23rd Sep2019

‘Zombicide: Invader’ Board Game Review

by Matthew Smail

zomb-invader-box

History has proven that CMON is onto a winning formula when it comes to the Zombicide series. What began as an ambitious project to reinvent miniatures gaming has since evolved into a hugely popular and long running series that has spawned (excuse the pun) multiple expansions and spin offs. Around this time last year, we reviewed the previous outing; Zombicide: Green Horde, awarding it a solid 3.5 out of 5. For this years big release, CMON are blasting us into space in Zombicide: Invader – let’s find out what the fuss is all about.

Firstly, surprising no one, is the fact that Zombicide: Invader comes in a huge box that is absolutely packed with miniatures. In summary, these minis are all brand new, but they include essentially the same classes of miniatures as you’ll see in the Zombicide games the world over. There are loads of basic workers that come in several moulds, then there are hunters and abominations. There’s also one super abomination and a healthy count of six hero miniatures, each of which will be used in every single game – allowing for any player count between one and six.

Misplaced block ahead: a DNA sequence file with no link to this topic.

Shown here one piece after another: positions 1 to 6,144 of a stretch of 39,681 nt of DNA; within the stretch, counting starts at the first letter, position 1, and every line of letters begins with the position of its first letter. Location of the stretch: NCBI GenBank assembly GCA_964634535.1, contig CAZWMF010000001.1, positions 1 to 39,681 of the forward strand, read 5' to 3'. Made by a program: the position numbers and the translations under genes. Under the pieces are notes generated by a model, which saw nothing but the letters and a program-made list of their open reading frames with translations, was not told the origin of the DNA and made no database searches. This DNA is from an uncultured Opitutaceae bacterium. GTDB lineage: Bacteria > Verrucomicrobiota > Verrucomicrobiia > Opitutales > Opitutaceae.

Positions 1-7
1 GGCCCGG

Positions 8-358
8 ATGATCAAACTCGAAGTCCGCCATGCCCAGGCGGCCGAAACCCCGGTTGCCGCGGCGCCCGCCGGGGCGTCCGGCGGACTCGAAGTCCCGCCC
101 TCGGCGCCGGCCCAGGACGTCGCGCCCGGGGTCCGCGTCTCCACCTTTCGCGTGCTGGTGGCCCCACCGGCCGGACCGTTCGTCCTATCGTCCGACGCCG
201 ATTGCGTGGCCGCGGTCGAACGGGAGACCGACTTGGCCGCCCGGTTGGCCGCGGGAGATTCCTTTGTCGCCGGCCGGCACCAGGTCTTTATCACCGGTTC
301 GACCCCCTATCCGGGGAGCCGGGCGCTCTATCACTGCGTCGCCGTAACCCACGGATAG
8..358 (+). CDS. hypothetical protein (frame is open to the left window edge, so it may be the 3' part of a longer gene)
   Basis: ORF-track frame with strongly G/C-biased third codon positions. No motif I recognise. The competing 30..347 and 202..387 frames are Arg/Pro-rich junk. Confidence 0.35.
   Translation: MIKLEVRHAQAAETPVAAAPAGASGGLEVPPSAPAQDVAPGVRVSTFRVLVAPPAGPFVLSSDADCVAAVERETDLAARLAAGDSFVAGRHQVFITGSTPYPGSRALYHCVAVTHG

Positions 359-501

As always, the enemy is controlled by a set of automated rules that are fairly simple, and the objective of each mission in Zombicide: Invader differs based on specific setup instructions. There are quite a few in the base game for Invader, and thanks to the Kickstarter nature of how the game came into being, expansions are already being released to increase the number of missions, miniatures and additional paraphernalia.

Base game missions are fairly varied but returning fans will be familiar with the formula – sometimes you need to regroup and survive, other times you’ll be escorting survivors, whilst on a few memorable missions you’ll be searching for a particular objective whilst facing down an increasing number of enemy models. One thing I really liked about Zombicide: Invader over Green Horde, is the fact that the rules seem materially simpler. The lack of the trebuchet (or equivalent) really streamlines things, whilst Invader replaces the idea of a horde mechanic with its own black mould, which spreads and consumes rooms as it goes.